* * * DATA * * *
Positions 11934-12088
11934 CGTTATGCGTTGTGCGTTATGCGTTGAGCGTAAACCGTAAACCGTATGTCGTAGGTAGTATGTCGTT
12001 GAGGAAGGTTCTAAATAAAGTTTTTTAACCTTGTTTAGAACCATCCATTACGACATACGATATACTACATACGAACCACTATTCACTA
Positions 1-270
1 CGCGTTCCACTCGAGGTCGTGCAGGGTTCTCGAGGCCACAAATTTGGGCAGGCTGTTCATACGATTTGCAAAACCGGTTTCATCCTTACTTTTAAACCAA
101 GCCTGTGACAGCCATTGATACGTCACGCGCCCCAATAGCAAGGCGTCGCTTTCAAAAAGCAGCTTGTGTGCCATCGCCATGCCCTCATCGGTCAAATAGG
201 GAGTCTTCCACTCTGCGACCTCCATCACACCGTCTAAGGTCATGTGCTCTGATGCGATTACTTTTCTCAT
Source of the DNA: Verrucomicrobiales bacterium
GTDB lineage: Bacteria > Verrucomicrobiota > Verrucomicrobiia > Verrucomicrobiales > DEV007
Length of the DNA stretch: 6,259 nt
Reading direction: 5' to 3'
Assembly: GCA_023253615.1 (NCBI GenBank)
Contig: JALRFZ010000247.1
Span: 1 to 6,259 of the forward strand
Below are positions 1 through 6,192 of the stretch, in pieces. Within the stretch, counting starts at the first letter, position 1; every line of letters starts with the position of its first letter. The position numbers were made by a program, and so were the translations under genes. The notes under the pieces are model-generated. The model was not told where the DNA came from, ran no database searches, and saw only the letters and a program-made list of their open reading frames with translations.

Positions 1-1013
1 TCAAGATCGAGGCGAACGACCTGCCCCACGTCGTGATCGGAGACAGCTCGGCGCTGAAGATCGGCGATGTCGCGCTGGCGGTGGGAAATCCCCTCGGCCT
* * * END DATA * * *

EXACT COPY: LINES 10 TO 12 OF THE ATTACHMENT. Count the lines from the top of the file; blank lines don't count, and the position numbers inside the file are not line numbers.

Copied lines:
Length of the DNA stretch: 6,259 nt
Reading direction: 5' to 3'
Assembly: GCA_023253615.1 (NCBI GenBank)